Making peace, not profit from war
Tim Costello challenges Australia’s desire to be an arms trader
The Federal Government’s plan to turn Australia into an arms trading powerhouse raises some troubling ethical questions.
How can we profit from bloodshed, for the sake of creating a few jobs, when more people are being displaced by war and persecution than ever before? Why would we pursue this trade in weapons when war has clearly outlived its usefulness?
Putting an end to global conflict is still a distant dream.
At the start of World War I, when patriotism was at its peak, the slogan “the war to end all wars” was a common catchphrase.
British leader David Lloyd George sensed the bitter irony in the statement. “This war, like the next war,” he cynically remarked, “is another war to end all war.” And the next war. And the ones after that. A century after World War I, which left 20 million dead, putting an end to global conflict is still a distant dream.
The early Christians did not believe in war. Tertullian, a third-century Christian scholar, echoed the common view: “When Christ disarmed Peter in the garden (after he cut off the ear of a Roman soldier sent to arrest Jesus), he disarmed all Christians.”
Jesus’s call for his followers to be peacemakers was not optional
Origen, a theologian of the same period, said Christians could no longer “take up sword against nation, nor do we learn war any more, for we have become the children of peace.”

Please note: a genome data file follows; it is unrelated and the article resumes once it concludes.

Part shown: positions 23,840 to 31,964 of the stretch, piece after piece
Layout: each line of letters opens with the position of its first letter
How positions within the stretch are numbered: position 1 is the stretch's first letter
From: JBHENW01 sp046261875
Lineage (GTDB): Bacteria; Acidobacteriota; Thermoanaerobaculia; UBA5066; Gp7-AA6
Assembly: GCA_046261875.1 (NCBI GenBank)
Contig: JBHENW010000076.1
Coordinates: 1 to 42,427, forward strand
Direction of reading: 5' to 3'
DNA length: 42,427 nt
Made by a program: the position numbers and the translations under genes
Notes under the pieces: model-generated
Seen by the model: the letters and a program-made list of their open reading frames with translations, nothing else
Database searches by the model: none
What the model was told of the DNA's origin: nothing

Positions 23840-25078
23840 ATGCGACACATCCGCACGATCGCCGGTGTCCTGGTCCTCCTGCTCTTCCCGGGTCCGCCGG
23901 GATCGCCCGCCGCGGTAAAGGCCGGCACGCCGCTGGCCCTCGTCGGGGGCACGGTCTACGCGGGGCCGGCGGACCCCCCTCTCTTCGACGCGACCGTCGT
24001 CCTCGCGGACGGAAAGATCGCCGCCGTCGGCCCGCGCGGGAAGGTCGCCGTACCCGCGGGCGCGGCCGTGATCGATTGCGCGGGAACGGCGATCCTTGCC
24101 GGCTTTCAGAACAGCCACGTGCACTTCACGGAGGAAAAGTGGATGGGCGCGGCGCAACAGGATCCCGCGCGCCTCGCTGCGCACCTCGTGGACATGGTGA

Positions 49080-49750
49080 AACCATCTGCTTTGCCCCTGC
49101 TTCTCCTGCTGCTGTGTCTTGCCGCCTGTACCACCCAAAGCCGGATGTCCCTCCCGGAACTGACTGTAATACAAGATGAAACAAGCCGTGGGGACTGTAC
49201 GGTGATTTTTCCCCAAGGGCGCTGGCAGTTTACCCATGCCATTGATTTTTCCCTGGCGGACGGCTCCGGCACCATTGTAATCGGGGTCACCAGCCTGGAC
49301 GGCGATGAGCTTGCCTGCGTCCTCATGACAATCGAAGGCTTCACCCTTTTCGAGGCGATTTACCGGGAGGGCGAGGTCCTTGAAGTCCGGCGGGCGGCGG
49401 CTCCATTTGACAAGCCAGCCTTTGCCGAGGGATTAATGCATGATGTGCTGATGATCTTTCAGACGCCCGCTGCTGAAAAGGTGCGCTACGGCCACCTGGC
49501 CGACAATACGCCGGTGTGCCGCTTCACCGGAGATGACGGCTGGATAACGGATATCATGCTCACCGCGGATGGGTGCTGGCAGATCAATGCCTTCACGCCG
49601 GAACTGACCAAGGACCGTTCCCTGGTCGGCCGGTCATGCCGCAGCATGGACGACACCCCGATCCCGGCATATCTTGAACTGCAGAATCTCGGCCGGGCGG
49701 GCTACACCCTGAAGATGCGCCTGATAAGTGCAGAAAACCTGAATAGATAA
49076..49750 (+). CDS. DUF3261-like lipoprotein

Jesus’s call for his followers to be peacemakers was not optional, he said. Many early Christians were pacifists who set themselves apart from the world. But gradually, other Christians developed a more flexible attitude towards the world and politics.
In the fourth century, Augustine of Hippo developed what became known as the “Just War” theory. It supposed that war was OK under strict guidelines – that it be a last resort; that the cause is just; that the war is waged with the right intention (not to exact vengeance or confiscate territory); that war is declared by the proper authority and with a reasonable hope of success. The problem with the concept of just war is always the adjective.
Nearly all wars are due to the desperate grasping of an ideology, a fight for resources or for power. Can we ever hope for world peace?
Jesus was a master of non-violent resistance. He didn’t run away from oppression. He stood in its way and was eventually killed for it. When threatened, rather than fighting back he told his followers to put down their swords. We should all do the same.